Dennis Miller RPh writes:
Pharma does not seem to believe that the human body has any ability to heal on its own, or that nutrition is important, or that the human body is part of the natural world. Pharma views drug side effects as an anomaly and as a surprise rather than as a predictable consequence of the introduction of synthetic chemicals (pharmaceuticals) into complex and highly refined biological systems.
If you are disgusted with the long lists of food additives in so many of the products in grocery stores, you will likely be equally disillusioned in a drug store. Products on drug store shelves represent an even higher level of artificiality in comparison to the highly processed foods that fill the shelves in the modern supermarket. I was always uneasy as a pharmacist because I preferred the model of health represented by a farmer’s market rather than the model represented by a drug store.
Many of the drugs in the pharmacy are essential. Some are even life-saving. But Pharma has parlayed the success of superstar drugs like insulin and antibiotics into a three-ring circus where there’s a quick-fix pill for every ill.
The Word “Natural” Is Conspicuously Absent from Pharma’s Lexicon:
Reductionism is a belief system that states that human health can be understood and modified at the molecular and cellular levels while ignoring the whole person. Ernst Mayr counters that the whole is much more than the sum of its parts. (Ernst Mayr, This is Biology: The Science of the Living World, Belknap Press; Reprint edition, September 15, 1998, p. xvi)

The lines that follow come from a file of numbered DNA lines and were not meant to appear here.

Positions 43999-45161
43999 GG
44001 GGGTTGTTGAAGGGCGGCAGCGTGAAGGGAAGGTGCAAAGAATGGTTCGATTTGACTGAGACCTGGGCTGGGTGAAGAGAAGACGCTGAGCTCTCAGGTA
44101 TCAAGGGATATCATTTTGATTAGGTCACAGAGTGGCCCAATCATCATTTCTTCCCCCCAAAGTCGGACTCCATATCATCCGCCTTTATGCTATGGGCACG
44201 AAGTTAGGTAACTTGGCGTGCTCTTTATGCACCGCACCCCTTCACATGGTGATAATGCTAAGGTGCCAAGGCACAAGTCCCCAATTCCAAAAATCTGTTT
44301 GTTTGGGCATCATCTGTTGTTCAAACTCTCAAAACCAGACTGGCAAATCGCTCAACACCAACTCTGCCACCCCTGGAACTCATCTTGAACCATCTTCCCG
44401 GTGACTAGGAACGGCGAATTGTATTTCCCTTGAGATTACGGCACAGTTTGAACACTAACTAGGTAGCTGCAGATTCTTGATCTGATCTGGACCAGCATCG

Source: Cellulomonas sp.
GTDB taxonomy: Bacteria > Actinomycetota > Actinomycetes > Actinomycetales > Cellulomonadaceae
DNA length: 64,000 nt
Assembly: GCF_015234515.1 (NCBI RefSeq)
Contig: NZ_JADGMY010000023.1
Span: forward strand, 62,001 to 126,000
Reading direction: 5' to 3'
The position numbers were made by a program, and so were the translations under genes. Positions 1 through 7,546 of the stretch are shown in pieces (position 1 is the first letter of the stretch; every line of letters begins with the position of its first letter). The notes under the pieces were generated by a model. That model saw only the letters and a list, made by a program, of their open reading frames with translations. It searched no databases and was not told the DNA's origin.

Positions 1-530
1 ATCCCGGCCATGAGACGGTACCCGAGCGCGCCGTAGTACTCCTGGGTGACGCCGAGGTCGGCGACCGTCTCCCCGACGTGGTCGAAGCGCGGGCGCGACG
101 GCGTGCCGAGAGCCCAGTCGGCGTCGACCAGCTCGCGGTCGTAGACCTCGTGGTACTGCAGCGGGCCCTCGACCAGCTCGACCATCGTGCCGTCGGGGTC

“…the claim that every attribute of complex living systems can be explained through the study of the lowest components (molecules, genes or whatever) struck me as absurd. Living organisms form a hierarchy of ever more complex systems, from molecules, cells and tissues through whole organisms, populations and species. In each higher system, characteristics emerge that could not have been predicted from a knowledge of the components.”
Regrettably, in my opinion, pharmacists have largely accepted and internalized the pharmaceutical industry’s description of the determinants of human health. Thus pharmacists are complicit in the dissemination of a mechanistic and reductionist model of human health—based on attacking human biology with synthetic chemicals—that is beneficial to Pharma’s narrative.
From the Perspective of Mother Nature, Pharmaceuticals Are Foreign Substances:
Pharma blames cancer on a cellular malfunction (or bad genes or aging) and ignores the role of the toxic chemicals that are so ubiquitous in modern societies. Pharma advertisements promote bravery and tenacity when confronted with a cancer diagnosis. Fighting cancer means willingly and passively undergoing treatment with toxic chemotherapeutic agents. From my perspective, fighting cancer should mean fighting against corporations that pollute our environment or that fill modern society with synthetic chemicals foreign to human evolution. Pharma advertisements never tell you that The Merck Manual (17th edition, pp. 2591-2592) essentially states that up to 90% of cancers are preventable:
Pharmacy School Curricula Seem to Have Been Designed to Please Pharma:
Prevention vs. Pills: